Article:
Suleiman Ibrahim

Head of Islamic studies & Social studies / Islamic Education Lecturer

Classroom practice: How to use scaffolding well

We all use scaffolding in the classroom, but it can be hard to know exactly what great scaffolding looks like. 

In some cases, we might find ourselves relying on the same type over and over again.

I’m on a mission to change this in my school.

Over the past couple of years, my school has embedded Tom Sherrington’s Teach to the Top approach, which focuses on ensuring that all children are challenged.

In practice, this means we only have one learning question (or objective) for all students, we use challenging texts and we try to lift the lid on our expectations of what all students can achieve.

However, a high-challenge environment must be coupled with an appropriate level of support. This is where scaffolding comes in. 

What should scaffolding look like?

Scaffolding must be bespoke to the needs of the students and the task involved, but that doesn’t mean producing different worksheets or activities; it means being responsive.

As a teaching and learning lead, I wanted to give more guidance to staff about what exactly scaffolding should look like, and how to gradually remove support.

To do this, I started to think first about the different activities and approaches that could be used as scaffolding: things like sentence starters, detailed guided reading activities or using a “we write” class answer followed by independent practice.

I then thought about how these approaches could be adapted for “heavy”, “medium” and “light” support. The result was a document that lays out the various activities that can be used for each level of support.

For example, when an examination question is first introduced, heavy support may be needed for all students.

After a couple of attempts with this kind of support, it may be that the scaffolding can be reduced to a medium level. A detailed writing frame can become just sentence starters at the beginning of every paragraph. 

Scaffolding can then be further reduced to “light” support: perhaps, in this case, just verbal reminders about sentence starters before the task begins, and a discussion of what the first sentence starter may be.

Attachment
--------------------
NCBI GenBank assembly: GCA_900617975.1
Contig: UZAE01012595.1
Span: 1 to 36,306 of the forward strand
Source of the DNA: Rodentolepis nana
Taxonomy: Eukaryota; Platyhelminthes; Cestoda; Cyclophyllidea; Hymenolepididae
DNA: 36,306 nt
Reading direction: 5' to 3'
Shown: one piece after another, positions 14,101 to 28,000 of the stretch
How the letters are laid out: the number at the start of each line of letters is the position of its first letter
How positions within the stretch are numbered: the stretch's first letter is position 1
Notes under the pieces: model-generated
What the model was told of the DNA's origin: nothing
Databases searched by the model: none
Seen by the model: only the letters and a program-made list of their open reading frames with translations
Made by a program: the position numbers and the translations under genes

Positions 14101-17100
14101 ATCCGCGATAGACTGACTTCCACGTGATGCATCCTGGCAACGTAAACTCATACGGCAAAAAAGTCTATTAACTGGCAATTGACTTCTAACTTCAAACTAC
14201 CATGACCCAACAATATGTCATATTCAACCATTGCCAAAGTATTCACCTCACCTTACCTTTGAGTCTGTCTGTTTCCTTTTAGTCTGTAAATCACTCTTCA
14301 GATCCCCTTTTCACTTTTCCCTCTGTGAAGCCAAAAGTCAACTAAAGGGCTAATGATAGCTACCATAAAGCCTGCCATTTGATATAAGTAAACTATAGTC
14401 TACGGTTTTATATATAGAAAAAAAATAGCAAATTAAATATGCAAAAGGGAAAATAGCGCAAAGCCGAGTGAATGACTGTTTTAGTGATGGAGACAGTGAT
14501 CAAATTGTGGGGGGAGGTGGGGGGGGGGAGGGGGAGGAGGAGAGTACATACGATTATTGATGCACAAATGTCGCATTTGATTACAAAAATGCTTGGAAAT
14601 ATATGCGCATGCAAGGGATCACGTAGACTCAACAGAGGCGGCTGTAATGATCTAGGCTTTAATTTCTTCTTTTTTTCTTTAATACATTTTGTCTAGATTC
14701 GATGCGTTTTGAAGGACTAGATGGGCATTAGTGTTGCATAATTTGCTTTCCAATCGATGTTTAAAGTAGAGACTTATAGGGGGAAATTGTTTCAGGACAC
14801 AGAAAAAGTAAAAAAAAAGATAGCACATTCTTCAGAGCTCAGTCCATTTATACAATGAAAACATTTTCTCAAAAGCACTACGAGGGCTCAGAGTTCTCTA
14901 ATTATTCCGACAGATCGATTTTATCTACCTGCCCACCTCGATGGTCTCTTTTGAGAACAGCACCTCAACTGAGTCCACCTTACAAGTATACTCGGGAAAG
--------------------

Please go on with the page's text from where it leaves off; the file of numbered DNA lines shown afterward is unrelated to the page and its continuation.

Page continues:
There may be some students in the class who need “heavy” support for longer, whereas others may be able to move more quickly to having less support.

How does this approach work?

To test my scaffolding document out, I used it with my own classes. 

For example, when first reading a challenging text as a class, I started out with some heavy scaffolding: in this case, reading aloud having already identified key vocabulary and provided students with a glossary, which I used as a prompt to devise questions to pose to students.

I also provided the class with a timeline of background information for the book and read along with them under the visualiser. 

I modelled how to summarise the key points in a paragraph and match inferences to evidence in the text, too.

The next step was to reduce this to medium or light scaffolding. After modelling how to analyse a paragraph, I asked the students to replicate my method for another paragraph and highlight the key vocabulary themselves. 

What has the impact been?

I’ve been using this kind of scaffolding for a long time in my teaching, but having the document makes the approach more explicit and gives me a clear structure.

As a result, I am much more conscious of not just using the same approach for everyone, but being responsive to the needs of my students in terms of how much scaffolding is needed. 

I now spend time before lessons considering who may need more structured scaffolding and who I can begin to remove scaffolding for. It has also made me much more thoughtful about ensuring that I move through from heavy to light support as students become more confident with an activity or topic. 

The students responded really well. They understand that support for activities in the classroom will look different at different times and sometimes for different students. 

I like to use the image of a bike with stabilisers, so they understand that early on in the journey of their learning they will be given lots of guidance and structured support, but it would be a mistake to leave that in place too long as, ultimately, they have to learn to succeed independently. 

What next?

At the moment, this is a generic approach, but it could be tailored to different subjects. I am planning to sit down with subject teams to explore this. 

I am hoping these conversations will result in a live working document that is constantly discussed and used in planning, or when giving feedback after lesson visits.

My aim is to give teachers concrete ideas for ensuring that every student has the support they need, and – when coupled with high expectations and a focus on challenge – that this will allow teachers to effectively reduce support over time, encouraging independence and, ultimately, success.

Rachel Ball is the assistant principal in charge of teaching and learning at Co-op Academy Walkden in Salford, Greater Manchester

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